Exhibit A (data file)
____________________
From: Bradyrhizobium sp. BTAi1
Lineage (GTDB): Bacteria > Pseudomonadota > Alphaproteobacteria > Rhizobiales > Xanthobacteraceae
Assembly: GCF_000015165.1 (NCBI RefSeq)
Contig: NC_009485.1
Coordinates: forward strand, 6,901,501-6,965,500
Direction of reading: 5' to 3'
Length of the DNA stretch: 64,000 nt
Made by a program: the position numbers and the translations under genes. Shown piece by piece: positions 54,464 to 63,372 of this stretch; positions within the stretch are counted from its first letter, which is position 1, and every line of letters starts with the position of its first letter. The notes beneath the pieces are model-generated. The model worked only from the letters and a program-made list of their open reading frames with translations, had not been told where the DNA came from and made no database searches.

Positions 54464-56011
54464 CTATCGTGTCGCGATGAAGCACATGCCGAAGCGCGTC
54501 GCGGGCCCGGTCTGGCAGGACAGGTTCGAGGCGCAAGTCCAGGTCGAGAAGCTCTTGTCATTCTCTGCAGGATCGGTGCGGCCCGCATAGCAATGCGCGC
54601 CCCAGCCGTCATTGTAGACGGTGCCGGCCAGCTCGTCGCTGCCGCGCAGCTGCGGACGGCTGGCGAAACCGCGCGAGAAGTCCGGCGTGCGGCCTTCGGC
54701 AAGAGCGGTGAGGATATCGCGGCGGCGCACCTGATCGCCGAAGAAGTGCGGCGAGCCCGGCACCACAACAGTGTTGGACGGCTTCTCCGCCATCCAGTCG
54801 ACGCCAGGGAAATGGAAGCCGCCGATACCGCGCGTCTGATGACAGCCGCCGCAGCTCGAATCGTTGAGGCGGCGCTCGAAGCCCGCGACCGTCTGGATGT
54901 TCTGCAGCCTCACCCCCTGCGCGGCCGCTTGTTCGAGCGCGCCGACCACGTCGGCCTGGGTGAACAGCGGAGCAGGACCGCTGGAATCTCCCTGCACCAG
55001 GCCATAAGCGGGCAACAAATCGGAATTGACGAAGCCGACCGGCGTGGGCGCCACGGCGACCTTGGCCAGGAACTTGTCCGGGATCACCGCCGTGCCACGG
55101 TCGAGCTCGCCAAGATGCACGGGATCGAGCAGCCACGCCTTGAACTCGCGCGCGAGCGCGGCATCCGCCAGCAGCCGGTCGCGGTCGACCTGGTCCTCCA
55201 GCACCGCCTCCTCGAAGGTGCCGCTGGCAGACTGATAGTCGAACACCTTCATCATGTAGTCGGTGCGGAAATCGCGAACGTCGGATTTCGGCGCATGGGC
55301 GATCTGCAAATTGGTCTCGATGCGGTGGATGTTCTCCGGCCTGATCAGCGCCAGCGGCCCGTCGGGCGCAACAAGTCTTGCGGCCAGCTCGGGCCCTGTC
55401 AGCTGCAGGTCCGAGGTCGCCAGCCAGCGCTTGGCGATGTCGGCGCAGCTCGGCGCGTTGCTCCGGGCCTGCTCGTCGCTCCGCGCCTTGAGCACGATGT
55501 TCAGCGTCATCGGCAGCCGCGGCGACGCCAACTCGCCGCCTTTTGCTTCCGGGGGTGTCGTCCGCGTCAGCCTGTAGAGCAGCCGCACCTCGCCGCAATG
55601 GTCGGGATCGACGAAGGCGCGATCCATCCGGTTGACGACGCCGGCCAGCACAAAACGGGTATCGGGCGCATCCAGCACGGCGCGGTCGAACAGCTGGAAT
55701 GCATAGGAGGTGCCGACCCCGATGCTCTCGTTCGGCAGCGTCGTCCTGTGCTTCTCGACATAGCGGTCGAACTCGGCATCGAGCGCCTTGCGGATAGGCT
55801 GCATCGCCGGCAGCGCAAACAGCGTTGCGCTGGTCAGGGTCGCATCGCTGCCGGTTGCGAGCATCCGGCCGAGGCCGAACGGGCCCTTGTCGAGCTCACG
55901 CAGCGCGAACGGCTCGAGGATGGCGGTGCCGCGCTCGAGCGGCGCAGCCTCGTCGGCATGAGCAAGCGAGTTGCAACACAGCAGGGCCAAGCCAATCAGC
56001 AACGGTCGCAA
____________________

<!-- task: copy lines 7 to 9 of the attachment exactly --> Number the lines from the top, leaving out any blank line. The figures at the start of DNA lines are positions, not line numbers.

Length of the DNA stretch: 64,000 nt
Made by a program: the position numbers and the translations under genes. Shown piece by piece: positions 54,464 to 63,372 of this stretch; positions within the stretch are counted from its first letter, which is position 1, and every line of letters starts with the position of its first letter. The notes beneath the pieces are model-generated. The model worked only from the letters and a program-made list of their open reading frames with translations, had not been told where the DNA came from and made no database searches.

Positions 54464-56011